The blandness is a direct result of the show's pivotal romance. Inari, our hapless heroine, is clumsy and awkward and kind—an average girl with a good heart and a lot of shortcomings that get her into various kinds of trouble. Her love interest is Tanbabashi, who is cute and athletic and good-natured and popular with everyone. Ugh. First of all, he's exactly the kind of perfect, kindly boy who sucks all of the spice and life out of any romance unfortunate enough to have him. Secondly, this is a desperately overworked romantic pattern: ordinary girl crushes on (and probably gets) the most popular guy in class. Why can't characters like Inari look for guys who are as odd and colorful and, yes, unpopular as they are?

At any rate, Tanbabashi makes you thankful for the others around Inari. Like tough but loving tomboy Keiko or, more crucially, the generally awesome Uka-no-Mitama-no-Kami—the goddess who befriends Inari (after Inari saves her familiar) and ultimately grants her the power to transform into other people. Keiko owns the show's sweetest moments—cheering Inari up after a setback and later betraying the depth of her affection by attacking Tanbabashi for slighting Inari—and Uka its funniest (for a goddess, she sure loves dating sims). There's an itch that a mild, good-hearted character comedy like this scratches, and while Inari may not have the grace and imagination of, say, Gingitsune, it scratches well enough.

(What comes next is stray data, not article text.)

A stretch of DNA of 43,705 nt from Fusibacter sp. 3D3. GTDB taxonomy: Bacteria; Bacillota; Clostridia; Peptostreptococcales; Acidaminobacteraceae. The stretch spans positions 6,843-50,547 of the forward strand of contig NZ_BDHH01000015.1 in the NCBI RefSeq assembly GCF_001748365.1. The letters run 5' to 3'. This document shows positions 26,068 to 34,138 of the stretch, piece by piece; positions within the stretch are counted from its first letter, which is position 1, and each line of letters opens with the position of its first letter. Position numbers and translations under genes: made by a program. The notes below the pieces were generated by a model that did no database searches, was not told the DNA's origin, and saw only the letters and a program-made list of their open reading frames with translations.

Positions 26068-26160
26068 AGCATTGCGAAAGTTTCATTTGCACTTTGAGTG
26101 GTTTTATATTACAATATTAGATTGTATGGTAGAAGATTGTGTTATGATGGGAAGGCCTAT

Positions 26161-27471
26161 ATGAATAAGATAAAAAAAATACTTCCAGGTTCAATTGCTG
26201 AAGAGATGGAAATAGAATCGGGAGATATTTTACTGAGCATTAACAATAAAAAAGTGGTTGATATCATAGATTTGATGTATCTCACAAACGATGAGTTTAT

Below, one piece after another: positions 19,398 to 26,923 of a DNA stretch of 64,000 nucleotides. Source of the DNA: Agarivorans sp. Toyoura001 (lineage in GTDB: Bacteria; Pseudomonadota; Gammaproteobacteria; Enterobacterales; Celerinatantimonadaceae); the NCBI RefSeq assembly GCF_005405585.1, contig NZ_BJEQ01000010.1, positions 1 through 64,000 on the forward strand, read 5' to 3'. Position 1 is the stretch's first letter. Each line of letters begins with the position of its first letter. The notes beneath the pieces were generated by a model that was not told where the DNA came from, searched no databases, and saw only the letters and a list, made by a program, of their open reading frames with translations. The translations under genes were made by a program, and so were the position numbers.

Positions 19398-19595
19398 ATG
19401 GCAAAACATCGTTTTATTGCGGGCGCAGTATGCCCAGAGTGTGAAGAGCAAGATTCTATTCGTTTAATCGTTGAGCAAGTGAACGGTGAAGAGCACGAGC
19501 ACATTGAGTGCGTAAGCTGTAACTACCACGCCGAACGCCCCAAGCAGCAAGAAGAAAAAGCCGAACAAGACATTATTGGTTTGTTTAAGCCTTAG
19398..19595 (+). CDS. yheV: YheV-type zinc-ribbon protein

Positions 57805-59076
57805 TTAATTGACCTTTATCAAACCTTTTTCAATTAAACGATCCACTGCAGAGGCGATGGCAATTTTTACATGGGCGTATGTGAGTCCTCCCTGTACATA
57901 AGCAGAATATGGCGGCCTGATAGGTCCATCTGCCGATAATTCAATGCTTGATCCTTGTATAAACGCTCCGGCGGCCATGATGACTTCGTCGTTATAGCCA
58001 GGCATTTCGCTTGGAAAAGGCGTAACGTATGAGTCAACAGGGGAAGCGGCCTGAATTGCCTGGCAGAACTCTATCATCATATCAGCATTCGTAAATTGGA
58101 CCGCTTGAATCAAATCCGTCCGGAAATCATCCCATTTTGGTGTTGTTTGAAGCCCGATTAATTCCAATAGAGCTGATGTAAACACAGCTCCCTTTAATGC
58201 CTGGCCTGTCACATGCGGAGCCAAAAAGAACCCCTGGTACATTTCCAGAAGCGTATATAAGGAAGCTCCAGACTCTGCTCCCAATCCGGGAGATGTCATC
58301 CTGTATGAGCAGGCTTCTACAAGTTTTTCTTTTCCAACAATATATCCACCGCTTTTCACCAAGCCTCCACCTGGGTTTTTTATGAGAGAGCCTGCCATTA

Inari, Konkon, Koi Iroha. is available streaming at\

Rebecca Silverman

Rating: 4  (out of 5)


Inari is the kind of cute and clumsy middle school girl shoujo is made of – she's adorable, she has high spirits, and she simply cannot do anything without tripping and pulling her crush's pants down. She is also beloved of the goddess who lives in a local Inari shrine, but not because of her name; Uka-sama likes Inari because she has always loved the shrine, and for that reason, along with the fact that Inari saved one of Uka's familiars, she is willing to grant Inari one wish. Inari wants to become the girl she thinks her crush likes, and when that doesn't work out, Uka gives her the ability to change into any other human she so desires.